Archives of Environmental Contamination and Toxicology

, Volume 57, Issue 3, pp 623–629

Urinary Paranitrophenol, a Metabolite of Methyl Parathion, in Thai Farmer and Child Populations

Authors

  • Parinya Panuwet
    • Environmental Science Doctoral Program, Faculty of ScienceChiang Mai University
    • National Center for Environmental HealthCenters for Disease Control and Prevention
  • Tippawan Prapamontol
    • Pollution and Environmental Health Research Program, Research Institute for Health SciencesChiang Mai University
  • Somporn Chantara
    • Department of Chemistry, Faculty of ScienceChiang Mai University
  • Prasak Thavornyuthikarn
    • Department of Chemistry, Faculty of ScienceChiang Mai University
  • Roberto Bravo
    • National Center for Environmental HealthCenters for Disease Control and Prevention
  • Paula Restrepo
    • National Center for Environmental HealthCenters for Disease Control and Prevention
  • Robert D. Walker
    • National Center for Environmental HealthCenters for Disease Control and Prevention
  • Bryan L. Williams
    • National Center for Environmental HealthCenters for Disease Control and Prevention
  • Larry L. Needham
    • National Center for Environmental HealthCenters for Disease Control and Prevention
    • National Center for Environmental HealthCenters for Disease Control and Prevention
Article

DOI: 10.1007/s00244-009-9315-x

Cite this article as:
Panuwet, P., Prapamontol, T., Chantara, S. et al. Arch Environ Contam Toxicol (2009) 57: 623. doi:10.1007/s00244-009-9315-x

Abstract

Human exposure to methyl parathion can be assessed by measuring the concentration of its metabolite paranitrophenol (PNP) in urine. Our biologic monitoring study in Chiang Mai, Thailand, measured PNP and dialkylphosphate metabolites (i.e., dimethylphosphate [DMP] and dimethylthiophosphate [DMTP]) of methyl parathion in urine samples collected from 136 farmers (age 20 to 65 years) and 306 school children (age 10 to 15 years) in 2006. Participants came from two topographically different areas: one was colder and mountainous, whereas the other was alluvial with climate fluctuations depending on the monsoon season. Both children and farmers were recruited from each area. Despite methyl parathion’s prohibited use in agriculture in 2004, we detected PNP in >90% of all samples analyzed. We applied a nonparametric correlation test (PNP vs. DMP and DMTP) to determine whether the PNP found in most of the samples tested resulted from exposures to methyl parathion. DMP (Spearman’s rho = 0.601 [p = 0.001] for farmers and Spearman’s rho = 0.263 [p <0.001] for children) and DMTP (Spearman’s rho = 0.296 [p = 0.003] for farmers and Spearman’s rho = 0.304 [p<0.001] for children) were positively correlated with PNP, suggesting a common source for the three analytes, presumably methyl parathion or related environmental degradates. Although we found a modest correlation between the metabolites, our findings suggest that despite the prohibition, at least a portion (approximately 25% to 60%) of the PNP detected among farmers and children in Thailand may be attributed to exposure from continued methyl parathion use.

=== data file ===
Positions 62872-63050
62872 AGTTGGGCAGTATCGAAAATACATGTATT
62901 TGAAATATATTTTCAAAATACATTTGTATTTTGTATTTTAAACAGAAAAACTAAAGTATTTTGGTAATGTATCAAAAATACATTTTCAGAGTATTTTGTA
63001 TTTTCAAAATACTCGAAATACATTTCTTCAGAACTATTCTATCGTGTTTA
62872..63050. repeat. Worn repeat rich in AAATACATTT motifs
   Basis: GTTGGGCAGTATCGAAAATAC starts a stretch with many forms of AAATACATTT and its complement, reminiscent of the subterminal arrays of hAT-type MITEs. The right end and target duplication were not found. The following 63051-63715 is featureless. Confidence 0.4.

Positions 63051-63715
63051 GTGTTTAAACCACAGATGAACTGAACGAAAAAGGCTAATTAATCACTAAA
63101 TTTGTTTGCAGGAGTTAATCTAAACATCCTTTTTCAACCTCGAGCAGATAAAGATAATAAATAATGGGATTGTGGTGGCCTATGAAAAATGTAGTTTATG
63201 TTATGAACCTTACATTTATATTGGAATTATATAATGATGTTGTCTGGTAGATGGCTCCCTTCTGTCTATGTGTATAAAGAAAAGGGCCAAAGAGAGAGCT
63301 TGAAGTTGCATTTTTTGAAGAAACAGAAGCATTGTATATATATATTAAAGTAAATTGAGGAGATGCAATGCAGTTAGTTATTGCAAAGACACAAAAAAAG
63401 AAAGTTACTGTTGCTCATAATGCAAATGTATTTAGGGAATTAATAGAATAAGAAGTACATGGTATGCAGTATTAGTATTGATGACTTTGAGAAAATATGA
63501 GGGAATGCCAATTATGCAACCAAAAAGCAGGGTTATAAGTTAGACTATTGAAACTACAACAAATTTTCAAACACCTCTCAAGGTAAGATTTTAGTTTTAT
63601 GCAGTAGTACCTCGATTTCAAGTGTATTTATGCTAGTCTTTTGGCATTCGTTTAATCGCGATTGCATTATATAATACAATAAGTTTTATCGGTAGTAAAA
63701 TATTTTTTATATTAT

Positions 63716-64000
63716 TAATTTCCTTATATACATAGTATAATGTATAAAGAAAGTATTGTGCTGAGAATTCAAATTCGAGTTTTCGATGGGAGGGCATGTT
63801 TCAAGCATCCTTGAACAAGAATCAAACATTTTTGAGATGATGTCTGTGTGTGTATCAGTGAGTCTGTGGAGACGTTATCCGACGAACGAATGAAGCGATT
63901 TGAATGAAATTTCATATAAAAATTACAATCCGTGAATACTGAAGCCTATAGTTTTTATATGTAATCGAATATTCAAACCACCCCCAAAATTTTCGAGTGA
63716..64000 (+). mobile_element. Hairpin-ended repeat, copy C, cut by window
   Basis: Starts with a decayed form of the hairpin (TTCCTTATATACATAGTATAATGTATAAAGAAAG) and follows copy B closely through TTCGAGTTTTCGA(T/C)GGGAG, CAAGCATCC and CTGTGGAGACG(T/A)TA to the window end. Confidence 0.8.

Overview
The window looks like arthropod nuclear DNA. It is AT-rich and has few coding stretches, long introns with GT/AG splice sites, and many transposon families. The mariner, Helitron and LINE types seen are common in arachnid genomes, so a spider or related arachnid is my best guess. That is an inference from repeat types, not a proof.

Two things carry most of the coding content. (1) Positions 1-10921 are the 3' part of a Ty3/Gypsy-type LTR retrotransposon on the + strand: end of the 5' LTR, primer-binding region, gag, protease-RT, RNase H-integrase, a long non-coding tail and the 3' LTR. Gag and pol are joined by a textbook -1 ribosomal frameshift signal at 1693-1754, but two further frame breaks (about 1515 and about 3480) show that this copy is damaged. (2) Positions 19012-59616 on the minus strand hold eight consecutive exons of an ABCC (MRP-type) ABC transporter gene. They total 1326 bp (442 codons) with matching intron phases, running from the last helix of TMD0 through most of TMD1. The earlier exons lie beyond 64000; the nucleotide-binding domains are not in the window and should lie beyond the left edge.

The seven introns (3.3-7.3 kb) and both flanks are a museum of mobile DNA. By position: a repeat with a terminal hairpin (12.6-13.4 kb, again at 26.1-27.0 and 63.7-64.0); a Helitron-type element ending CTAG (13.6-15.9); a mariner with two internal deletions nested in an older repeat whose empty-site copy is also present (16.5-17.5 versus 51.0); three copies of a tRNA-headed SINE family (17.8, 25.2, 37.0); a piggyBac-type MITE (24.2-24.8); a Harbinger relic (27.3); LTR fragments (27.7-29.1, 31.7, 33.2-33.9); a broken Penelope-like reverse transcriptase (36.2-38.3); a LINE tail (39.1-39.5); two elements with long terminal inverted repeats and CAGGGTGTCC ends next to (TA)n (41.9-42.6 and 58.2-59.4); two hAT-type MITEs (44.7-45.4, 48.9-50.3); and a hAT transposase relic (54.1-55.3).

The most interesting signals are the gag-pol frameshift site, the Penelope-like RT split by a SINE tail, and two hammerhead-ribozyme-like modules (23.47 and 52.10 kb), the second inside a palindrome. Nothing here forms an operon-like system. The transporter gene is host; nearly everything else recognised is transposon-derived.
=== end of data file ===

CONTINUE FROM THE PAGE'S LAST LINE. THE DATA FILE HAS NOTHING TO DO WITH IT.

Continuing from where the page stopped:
Copyright information

© Springer Science+Business Media, LLC 2009